Eminem’s Rebuttal To ‘Revival’ Haters On ‘Chloraseptic Remix’ Just Doubles Down On His Flaws

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So, the “original” version of Eminem’s “Chloraseptic” from his disappointing return album Revival has landed and it’s just as disappointing as the album was. The promised 2 Chainz verse that caused a minor kerfuffle when the tracklist released without it was restored — and it’s the best part of the song.

However, the main attraction for many was the brand new Eminem verse, and that’s where the whole exercise more or less falls apart. The final third of the song features a typically wordy, supremely technical Eminem addressing Revival‘s less than enthusiastic critical reception by doing every single thing that originally drew the criticism in the first place. There are collections of bars with stacked, cascading rhyme patterns that don’t actually mean anything, more casual misogyny and sophomoric, shock-jock “humor,” and more of the classic, thin-skinned schoolyard bully Eminem sensitivity that allows him to dish out abuse while feeling put upon by the entire entertainment criticism industry.

Here’s the problem with that: At 40-plus-years-old, that won’t work anymore. If every single criticism of your new album basically boils down to a lack of emotional and artistic growth, doubling down on it doesn’t prove you right, it just makes you look childish and incapable of seeing one simple truth. Criticism isn’t bullying; when journalists point out the shortcomings of a work, it’s not to make the artist feel bad, it’s to get them to address the flaws and come back better the next time.

When critics push Eminem to drop the misogynistic “jokes,” it’s not because “everyone is too sensitive these days,” to paraphrase another fallen icon who’s taken heat for his content of late. It’s because women make up half the population, and maybe, just maybe they don’t want to be subjected to offhand lyrics about Eminem sticking “a broom in the uterus / Of your Hooter’s chick” because there are enough awful stories in the news of men doing just that and worse it’s not funny for them. For that matter, it’s pretty offensive to those of us who, you know, actually like women as well. What does a bar like that prove? That “Hooter’s chick” rhymes with “uterus” and that rhymes with “lunatic?” Okay, cool, Em. You’re very edgy and irreverent. Good for you. Meanwhile, that bar: 1. Doesn’t make a lick of sense, and 2. Makes you look like a jerk and a jackass, which you probably aren’t, but in that case, why would you want people to think that you are?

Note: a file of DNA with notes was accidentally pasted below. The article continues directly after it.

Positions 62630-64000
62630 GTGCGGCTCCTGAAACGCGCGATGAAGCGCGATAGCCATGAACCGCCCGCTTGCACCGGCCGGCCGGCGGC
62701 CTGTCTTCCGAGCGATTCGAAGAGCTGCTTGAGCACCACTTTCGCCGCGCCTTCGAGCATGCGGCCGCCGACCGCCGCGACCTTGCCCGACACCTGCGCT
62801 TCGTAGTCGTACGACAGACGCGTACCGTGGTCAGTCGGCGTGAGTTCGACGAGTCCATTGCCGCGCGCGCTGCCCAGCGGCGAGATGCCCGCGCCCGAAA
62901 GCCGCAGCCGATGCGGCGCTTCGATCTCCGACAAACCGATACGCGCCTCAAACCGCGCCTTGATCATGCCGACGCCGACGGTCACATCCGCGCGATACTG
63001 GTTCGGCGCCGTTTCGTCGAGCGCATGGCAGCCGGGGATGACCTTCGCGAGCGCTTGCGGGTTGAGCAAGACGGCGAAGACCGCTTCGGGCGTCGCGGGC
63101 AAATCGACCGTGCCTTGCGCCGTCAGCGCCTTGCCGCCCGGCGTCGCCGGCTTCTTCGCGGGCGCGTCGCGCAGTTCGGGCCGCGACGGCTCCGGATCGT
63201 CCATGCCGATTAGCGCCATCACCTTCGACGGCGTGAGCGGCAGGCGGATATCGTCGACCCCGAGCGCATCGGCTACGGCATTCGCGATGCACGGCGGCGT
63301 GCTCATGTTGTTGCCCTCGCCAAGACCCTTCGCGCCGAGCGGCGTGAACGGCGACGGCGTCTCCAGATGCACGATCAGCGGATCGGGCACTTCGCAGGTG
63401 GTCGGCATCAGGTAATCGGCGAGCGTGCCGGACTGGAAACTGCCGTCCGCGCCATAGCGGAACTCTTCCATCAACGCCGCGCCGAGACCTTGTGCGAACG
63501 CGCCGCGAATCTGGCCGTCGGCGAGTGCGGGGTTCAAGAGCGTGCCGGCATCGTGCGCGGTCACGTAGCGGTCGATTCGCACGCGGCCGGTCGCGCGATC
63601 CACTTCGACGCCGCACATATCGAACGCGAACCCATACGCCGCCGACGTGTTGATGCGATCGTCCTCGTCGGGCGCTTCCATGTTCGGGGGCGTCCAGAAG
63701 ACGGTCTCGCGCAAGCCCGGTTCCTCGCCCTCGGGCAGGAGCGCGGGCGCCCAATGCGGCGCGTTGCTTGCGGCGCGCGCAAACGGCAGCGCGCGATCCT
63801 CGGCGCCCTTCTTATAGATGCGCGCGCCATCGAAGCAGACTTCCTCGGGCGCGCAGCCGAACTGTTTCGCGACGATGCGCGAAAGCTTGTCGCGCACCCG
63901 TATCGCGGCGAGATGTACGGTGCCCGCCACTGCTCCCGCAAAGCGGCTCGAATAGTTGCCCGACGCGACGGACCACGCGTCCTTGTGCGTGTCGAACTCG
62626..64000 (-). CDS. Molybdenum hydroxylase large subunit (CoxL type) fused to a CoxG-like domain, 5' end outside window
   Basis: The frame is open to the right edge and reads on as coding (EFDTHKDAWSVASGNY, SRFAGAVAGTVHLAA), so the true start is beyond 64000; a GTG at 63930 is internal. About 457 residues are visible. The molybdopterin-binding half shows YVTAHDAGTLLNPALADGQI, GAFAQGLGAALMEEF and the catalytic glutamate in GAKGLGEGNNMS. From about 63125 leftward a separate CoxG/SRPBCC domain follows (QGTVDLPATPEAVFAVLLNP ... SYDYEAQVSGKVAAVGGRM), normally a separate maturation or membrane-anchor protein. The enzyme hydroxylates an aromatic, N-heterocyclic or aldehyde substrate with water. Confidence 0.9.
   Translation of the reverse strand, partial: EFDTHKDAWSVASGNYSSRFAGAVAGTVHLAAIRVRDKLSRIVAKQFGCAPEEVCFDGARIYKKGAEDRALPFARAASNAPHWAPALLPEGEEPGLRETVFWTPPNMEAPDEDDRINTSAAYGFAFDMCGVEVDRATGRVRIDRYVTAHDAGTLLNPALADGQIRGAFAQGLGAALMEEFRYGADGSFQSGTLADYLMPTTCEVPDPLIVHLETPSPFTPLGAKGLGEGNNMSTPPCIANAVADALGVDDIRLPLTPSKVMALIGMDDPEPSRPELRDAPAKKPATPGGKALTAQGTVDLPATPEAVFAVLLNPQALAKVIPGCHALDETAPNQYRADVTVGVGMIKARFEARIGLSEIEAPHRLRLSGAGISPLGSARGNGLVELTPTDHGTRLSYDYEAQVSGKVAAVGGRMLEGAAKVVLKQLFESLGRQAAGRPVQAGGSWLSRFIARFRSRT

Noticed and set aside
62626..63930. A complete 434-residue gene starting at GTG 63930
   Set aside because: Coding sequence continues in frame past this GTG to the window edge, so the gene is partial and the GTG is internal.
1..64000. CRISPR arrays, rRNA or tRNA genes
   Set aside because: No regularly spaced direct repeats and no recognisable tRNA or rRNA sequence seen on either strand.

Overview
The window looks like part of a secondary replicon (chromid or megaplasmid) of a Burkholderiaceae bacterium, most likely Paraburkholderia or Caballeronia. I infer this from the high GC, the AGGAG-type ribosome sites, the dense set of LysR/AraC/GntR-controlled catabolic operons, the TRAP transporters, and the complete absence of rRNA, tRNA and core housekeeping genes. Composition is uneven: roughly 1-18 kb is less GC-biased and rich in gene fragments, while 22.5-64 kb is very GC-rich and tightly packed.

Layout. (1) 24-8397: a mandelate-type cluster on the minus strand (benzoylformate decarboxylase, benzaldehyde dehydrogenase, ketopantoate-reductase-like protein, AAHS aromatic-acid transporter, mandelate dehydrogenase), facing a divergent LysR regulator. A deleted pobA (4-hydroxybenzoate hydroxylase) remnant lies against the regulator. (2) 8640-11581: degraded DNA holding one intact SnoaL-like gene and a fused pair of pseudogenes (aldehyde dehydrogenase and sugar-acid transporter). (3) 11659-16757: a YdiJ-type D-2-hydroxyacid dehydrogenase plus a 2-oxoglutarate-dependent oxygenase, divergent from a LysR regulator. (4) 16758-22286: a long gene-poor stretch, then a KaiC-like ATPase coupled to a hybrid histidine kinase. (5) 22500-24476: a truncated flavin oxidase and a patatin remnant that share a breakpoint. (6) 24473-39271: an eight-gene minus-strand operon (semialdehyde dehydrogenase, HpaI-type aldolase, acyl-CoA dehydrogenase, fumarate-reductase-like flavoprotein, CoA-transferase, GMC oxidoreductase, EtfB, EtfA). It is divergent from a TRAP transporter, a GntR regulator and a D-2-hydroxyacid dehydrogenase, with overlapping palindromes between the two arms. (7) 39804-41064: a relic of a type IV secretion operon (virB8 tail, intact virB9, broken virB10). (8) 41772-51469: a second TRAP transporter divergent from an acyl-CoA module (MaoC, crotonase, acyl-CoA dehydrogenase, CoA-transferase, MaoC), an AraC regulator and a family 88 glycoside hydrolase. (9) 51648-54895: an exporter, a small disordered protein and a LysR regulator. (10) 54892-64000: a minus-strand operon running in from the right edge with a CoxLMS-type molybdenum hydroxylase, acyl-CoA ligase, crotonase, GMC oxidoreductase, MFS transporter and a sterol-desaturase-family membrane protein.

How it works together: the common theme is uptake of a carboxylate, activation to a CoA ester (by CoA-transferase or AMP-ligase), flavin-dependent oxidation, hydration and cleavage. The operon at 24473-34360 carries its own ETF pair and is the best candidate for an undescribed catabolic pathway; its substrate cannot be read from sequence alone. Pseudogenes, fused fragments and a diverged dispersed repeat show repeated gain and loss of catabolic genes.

The real issue here is that Eminem has proven, time and time again, that he is capable of better. Yes, he can rap his lily-white ass off. That truth has never once been in question. But if his bars are being packed to the gills with nonsensical rhymes just to show that he can rhyme, well, what’s the point? Am I learning anything? Is there something relatable in the clutter of assonance that prompts conversation or introspection? It certainly isn’t entertaining, and if you disagree that rape jokes are entertaining, I’m going to need you to stay as far away from me as humanly possible and also see a therapist or something. Other peoples’ suffering shouldn’t be funny unless you’re some kind of sociopath.

Eminem did try to take a stand, he is trying to impress on his fans some important truths, but they’re undermined every time he lapses into juvenile name-calling and bullying. When he says “I took a stand with a tan face / And practically cut my muthaf*ckin’ fan base in half” toward the end of his “Chloraseptic” verse, it’s hard to sympathize or even believe him when he is still so clearly straddling the fence elsewhere. He isn’t really ready to risk losing those fans when he keeps courting them with the same old, proto-internet-troll persona in the same verse. This was the primary concern for critics of Revival, and it looks like, for whatever reason, he still doesn’t get that. If he thinks that by saying the “politically correct” thing in one place, he can buy leeway for his crude content in another, his sincerity will always be in question. He’s been a Mobb Deep fan, even quoting them in his acclaimed film debut 8 Mile, so you would think he’d get it by now; ain’t no such thing as halfway. He said he drew a line in the sand and told fans to pick a side, but they won’t until he does so himself.

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